Ogdensburg sued over charter change

St. Lawrence County filed a lawsuit Thursday over a change to the Ogdensburg City Charter over the collection of property taxes. Christopher Lenney/Watertown Daily Times

CANTON — A lawsuit was filed Thursday in state Supreme Court by St. Lawrence County and its treasurer, seeking an order to have the city of Ogdensburg stop the process of having the county make the city and city school district whole on unpaid taxes. The lawsuit claims the action is illegal.

On Sept. 27, the Ogdensburg City Council unanimously voted to change the City Charter to make it so the city would stop collecting county property tax on behalf of the county and make the county responsible for the enforcement of unpaid delinquent taxes on behalf of the city, as well as making the city and city school district whole on unpaid taxes.

On Thursday, St. Lawrence County and Treasurer Renee M. Cole filed the lawsuit, stating the actions of the city by changing its charter “is not in accordance with New York State Municipal Home Rule Law 10(5) or the New York State Real Property Tax Law or the New York State Constitution Article IX(10)(d) and impairs the rights of the County of St. Lawrence and the County Treasurer for the County of St. Lawrence.”

The lawsuit seeks an order from Judge Mary M. Farley requiring the immediate rescission of those portions of the challenged local law that would “force St. Lawrence County to re-levy city real property tax delinquencies remitted by warrant to St. Lawrence County and which seeks to force the St. Lawrence County Treasurer to act as the tax enforcing officer for the City of Ogdensburg and the Ogdensburg City School District.”

It also calls for an order requiring the city cease any and all activities regarding obligations of the county to re-levy any funds to the city or city school district; a preliminary injunction and restraining order to “avoid irreparable harm” until the court is able to arrive at a final determination; as well as awarding the county reasonable fees, costs and expenses.

On Thursday evening, City Manager Stephen P. Jellie released a statement blasting the lawsuit stating that the county is not willing to help the city during a tough financial time and instead contributes to the city’s situation.

“Today (Thursday), without notice or formal opportunity to resolve the matter, St. Lawrence County and its Treasurer, Renee Cole, needlessly filed a lawsuit to block the City of Ogdensburg from taking further action to save the City from financial ruin,” Mr. Jellie wrote. “For months the County, under the direction of Legislators Joseph Lightfoot and Kevin Acres, have impeded and forestalled the City’s every effort to streamline local government, remove redundancy and reduce the local tax burden placed on businesses and residents. The action taken today, just 10 days after the announcement of the closure of the Ogdensburg Correctional Facility demonstrates further that the County is not committed to supporting the survival of the only city in the county, but rather they intend to contribute to its financial challenges.”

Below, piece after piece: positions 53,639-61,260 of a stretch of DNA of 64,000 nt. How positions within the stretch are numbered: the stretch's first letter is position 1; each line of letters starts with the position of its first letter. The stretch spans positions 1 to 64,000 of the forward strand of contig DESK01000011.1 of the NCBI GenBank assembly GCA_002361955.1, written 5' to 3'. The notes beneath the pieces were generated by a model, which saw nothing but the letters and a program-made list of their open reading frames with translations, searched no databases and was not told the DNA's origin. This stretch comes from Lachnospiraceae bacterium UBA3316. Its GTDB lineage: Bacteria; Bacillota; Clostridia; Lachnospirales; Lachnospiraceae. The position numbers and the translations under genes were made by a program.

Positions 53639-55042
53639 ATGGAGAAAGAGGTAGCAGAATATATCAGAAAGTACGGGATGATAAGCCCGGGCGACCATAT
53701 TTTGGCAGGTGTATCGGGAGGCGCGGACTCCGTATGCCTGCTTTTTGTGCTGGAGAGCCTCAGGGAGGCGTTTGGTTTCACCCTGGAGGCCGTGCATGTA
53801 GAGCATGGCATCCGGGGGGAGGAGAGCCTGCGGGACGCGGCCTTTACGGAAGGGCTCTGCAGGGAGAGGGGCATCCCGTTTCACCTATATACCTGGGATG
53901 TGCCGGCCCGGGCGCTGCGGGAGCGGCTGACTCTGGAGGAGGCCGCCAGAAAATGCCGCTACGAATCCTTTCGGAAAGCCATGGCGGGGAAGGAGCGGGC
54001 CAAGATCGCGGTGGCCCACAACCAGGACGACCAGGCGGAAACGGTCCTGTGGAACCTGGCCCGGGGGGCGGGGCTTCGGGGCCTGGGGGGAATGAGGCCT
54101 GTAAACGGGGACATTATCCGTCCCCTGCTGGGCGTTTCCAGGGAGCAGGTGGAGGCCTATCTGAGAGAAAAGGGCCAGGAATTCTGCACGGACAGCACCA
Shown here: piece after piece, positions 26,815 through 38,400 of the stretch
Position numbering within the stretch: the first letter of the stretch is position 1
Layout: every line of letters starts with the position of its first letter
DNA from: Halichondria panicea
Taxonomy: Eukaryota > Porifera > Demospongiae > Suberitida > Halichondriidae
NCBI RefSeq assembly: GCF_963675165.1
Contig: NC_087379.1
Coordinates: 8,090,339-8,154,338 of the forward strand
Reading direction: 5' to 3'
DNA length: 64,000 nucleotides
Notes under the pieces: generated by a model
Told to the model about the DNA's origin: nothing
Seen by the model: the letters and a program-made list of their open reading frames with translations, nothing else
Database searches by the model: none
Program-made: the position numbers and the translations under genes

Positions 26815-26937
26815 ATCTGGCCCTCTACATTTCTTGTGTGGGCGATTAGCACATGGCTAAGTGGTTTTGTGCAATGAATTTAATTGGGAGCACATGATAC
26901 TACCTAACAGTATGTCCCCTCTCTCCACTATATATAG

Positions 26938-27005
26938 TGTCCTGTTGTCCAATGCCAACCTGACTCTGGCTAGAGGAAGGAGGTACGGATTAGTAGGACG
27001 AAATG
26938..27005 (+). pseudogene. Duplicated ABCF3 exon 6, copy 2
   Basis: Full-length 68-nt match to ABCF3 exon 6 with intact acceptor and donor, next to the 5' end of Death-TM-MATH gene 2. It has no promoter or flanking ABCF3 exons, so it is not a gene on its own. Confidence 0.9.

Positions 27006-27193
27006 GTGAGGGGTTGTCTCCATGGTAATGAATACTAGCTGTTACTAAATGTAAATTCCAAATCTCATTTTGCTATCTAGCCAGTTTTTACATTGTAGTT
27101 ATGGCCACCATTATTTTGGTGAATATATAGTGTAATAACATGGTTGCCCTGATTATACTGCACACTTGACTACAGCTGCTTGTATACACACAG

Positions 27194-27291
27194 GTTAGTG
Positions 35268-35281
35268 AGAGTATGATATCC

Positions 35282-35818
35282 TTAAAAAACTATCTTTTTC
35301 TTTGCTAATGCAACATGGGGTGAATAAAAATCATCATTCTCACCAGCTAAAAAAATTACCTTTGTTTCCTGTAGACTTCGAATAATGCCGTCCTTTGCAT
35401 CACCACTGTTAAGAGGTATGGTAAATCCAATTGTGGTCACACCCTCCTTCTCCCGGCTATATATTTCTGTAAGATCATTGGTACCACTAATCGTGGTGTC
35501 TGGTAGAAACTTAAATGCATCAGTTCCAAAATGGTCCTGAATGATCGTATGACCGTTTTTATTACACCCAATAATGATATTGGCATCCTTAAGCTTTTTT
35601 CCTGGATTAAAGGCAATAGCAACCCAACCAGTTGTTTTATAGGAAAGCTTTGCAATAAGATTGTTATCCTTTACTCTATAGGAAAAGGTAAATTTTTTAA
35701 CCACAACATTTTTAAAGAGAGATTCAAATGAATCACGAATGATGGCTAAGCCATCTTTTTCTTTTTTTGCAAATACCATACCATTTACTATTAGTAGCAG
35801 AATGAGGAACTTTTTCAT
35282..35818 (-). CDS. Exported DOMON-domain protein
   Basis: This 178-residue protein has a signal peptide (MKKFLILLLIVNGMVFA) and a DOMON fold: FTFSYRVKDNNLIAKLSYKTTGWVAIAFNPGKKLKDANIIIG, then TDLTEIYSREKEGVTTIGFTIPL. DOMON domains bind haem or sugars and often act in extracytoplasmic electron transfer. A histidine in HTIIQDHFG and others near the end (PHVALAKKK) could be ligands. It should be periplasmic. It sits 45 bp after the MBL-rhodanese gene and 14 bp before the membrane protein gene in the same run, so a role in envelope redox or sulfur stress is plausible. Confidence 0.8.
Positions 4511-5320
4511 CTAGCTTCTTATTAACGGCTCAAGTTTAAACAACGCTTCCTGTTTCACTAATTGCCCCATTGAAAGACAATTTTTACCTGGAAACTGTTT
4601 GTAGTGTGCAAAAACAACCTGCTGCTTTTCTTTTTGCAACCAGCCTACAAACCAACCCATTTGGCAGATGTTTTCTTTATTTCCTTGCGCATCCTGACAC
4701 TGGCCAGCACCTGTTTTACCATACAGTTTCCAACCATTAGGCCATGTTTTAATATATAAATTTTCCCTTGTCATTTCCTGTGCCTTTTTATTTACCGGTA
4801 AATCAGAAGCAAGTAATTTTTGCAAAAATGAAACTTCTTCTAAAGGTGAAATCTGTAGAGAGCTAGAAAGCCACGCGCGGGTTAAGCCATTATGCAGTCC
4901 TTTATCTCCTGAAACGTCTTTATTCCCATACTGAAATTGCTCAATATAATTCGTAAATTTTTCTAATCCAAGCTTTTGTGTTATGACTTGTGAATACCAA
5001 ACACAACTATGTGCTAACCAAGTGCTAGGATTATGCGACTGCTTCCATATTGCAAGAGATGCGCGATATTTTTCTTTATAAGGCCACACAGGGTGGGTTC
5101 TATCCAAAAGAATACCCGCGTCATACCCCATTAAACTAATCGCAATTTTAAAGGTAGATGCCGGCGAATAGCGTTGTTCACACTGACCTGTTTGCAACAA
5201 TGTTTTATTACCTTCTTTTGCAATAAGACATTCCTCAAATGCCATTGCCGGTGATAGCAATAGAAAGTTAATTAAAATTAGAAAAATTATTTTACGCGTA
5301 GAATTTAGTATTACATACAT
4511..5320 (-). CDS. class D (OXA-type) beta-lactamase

Mr. Jellie called out Ms. Cole, County Administrator Ruth A. Doyle and County Attorney Stephen D. Button for a lack of cooperation and willingness to negotiate with the city and cited a small number of meetings and emails between the entities as proof that the negotiations regarding tax collections and making the city whole on unpaid taxes were without merit.

“Once again the City must accept that County Attorney and County Administrator will never have authority from Mr. Lightfoot or Mr. Acres to actually negotiate amicable solutions but rather they desire to have their surrogates provide the appearance they are negotiating while plotting hostile actions like surprise lawsuits and restraining orders,” Mr. Jellie stated.

When reached for comment, Mr. Button said that attempts were made, but were unsuccessful and that the lawsuit was warranted because the actions by the city were not in accordance with state statutes regarding real property law.

“The county does not routinely engage in fighting its battles in court of public opinion, but rather where needed in courts of law,” Mr. Button said. “The county disagrees with the characterization of the activities that have been engaged in by the city and we will continue to try to abide by both New York State statutes as well as the New York State Constitution in fulfilling our obligation to not only the citizens of the towns and villages of the county but the city and the citizens there, who right now need our support and our assistance to continue to maintain a legal real property tax collection and enforcement system.”

Mr. Button said that a copy of the application for the injunction was sent to the city and was standard procedure. Mr. Jellie argued that the court told Mr. Button to send it to Coughlin & Gerhart LLP, the firm representing the city.

“The City is disappointed at the underhanded attempts by the County Attorney, likely at the direction of his superiors, to use such shameless and cowardly tactics to prevent the City from defending itself and to advance their agenda of financial superiority over all local government,” Mr. Jellie wrote.

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